Ciprian Borcescu, the new writer on SI, brings you this pre-look on Hearts of Iron sequel that's sheduled for early 2005 release
The sequel to Hearts of Iron, Paradox's World War 2 grand strategy title, seems to remedy most of the mistakes of its predecessor, which was mostly a variation of the Europa Universalis engine, its complexity being one of the major downsides of the game. While in the first Hearts of Iron events didn’t always turn out historically, you could always have some of the more hostile factions applying political pressure on more feeble countries, like Germany tending to influence Austria more and more.
Various additional issues have been fixed as well. Aircrafts no longer keep flying missions repeatedly waiting to be told to halt by a player. Now they have a timer which the player can set for beginning and ending an action, whether they have to fly missions in daylight or not (or both) or at what strength level. Therefore, now you can command your bombers to attack an armored division only for 5 days, only at night and only if they have at least a certain percentage of their combat strength. Air fleets will have limited mobility. They will only be able to station in pre-built air stations. Of course, the player can build new ones, but this takes up quite a long time.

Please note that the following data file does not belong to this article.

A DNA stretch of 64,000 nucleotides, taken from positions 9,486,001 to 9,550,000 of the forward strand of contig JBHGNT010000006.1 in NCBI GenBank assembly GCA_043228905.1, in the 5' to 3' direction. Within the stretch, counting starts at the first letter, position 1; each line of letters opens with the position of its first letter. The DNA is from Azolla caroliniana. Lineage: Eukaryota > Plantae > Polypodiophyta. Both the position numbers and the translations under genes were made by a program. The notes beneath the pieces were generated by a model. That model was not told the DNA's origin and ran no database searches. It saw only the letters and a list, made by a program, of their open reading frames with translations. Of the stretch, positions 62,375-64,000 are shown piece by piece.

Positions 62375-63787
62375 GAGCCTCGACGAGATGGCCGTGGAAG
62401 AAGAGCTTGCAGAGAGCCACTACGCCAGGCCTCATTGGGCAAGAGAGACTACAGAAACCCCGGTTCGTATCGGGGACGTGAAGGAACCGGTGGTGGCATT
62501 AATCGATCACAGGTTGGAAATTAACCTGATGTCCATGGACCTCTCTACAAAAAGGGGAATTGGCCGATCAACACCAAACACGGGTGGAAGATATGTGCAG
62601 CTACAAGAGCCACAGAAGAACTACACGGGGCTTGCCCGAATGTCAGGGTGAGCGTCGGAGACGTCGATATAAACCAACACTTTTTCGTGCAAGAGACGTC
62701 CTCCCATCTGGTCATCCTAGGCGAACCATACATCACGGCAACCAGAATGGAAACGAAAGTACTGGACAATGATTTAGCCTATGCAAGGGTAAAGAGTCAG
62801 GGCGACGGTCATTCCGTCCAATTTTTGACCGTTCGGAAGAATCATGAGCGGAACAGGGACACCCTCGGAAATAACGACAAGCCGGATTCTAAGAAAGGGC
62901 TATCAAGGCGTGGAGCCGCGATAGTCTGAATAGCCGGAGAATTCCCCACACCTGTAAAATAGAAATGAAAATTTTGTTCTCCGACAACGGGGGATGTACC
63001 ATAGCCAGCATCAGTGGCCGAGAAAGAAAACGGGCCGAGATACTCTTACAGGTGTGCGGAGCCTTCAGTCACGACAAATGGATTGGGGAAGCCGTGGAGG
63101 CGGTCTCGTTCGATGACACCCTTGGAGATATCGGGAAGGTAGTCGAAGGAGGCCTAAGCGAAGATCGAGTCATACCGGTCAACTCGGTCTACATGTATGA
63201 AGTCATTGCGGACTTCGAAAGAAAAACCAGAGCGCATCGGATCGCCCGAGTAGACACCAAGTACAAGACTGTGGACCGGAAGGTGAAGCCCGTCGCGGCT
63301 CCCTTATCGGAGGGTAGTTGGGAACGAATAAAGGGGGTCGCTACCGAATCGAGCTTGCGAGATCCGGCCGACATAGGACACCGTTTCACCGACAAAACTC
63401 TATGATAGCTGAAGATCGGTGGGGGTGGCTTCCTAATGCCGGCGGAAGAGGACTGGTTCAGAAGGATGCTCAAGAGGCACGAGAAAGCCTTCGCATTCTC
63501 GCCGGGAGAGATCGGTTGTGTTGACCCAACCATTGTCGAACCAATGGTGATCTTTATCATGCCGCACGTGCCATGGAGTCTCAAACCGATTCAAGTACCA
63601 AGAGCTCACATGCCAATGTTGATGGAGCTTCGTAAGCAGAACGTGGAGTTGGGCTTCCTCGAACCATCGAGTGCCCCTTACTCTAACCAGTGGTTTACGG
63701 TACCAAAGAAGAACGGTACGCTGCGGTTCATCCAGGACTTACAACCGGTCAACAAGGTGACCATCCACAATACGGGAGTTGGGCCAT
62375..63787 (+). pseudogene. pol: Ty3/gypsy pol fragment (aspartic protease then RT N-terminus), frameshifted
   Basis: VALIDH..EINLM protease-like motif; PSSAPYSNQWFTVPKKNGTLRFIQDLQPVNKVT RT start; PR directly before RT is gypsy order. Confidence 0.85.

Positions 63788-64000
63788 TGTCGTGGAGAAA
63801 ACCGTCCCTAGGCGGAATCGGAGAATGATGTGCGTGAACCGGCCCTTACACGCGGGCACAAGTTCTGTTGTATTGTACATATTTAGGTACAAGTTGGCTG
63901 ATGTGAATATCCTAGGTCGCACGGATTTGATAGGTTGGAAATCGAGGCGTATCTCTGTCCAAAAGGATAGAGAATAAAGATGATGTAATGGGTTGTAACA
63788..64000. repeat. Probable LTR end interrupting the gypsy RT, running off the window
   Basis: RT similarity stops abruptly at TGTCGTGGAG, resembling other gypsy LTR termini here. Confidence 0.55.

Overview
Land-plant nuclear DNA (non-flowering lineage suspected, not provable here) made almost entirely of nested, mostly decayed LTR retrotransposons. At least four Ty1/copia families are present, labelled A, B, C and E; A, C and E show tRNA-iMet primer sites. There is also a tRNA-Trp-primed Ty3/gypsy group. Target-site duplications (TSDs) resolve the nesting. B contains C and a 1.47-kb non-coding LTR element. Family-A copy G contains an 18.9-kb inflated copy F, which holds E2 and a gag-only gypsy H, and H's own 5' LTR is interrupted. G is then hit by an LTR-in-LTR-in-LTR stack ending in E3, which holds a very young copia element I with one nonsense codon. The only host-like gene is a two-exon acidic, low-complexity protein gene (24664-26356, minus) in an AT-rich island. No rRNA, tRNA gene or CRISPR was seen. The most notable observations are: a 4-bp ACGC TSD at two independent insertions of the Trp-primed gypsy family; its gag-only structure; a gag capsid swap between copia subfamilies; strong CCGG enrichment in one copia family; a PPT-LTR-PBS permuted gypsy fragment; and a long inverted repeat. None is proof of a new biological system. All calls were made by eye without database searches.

Planning things in advance is one of the most important things to keep in mind when playing Hearts of Iron 2. Careers take more than a year to develop so gathering enough resources and labor for the next-generation career can prove an easier task than choosing what it would be. Researching new military doctrines and technologies can give you a precious advantage over the opposing force. Playing a diplomatic game with other nations will help you gain resources or assistance when needed. Every decision, even though it would seem small in the beginning, can affect how things develop after a certain period of time.
The amount of provinces has been dramatically increased, as can be seen when looking at the map, parting forces even further but making encirclements a little more likely happen - especially in the large open steppes of Russia.
Shipping early next year, Hearts of Iron 2 still has to make some improvements, but it is most likely to bring satisfaction to hardcore strategy gamers, and with a bit of luck, could make other gamers take a peek at it too. We look forward to seeing Hearts of Iron 2 on the shelves next year.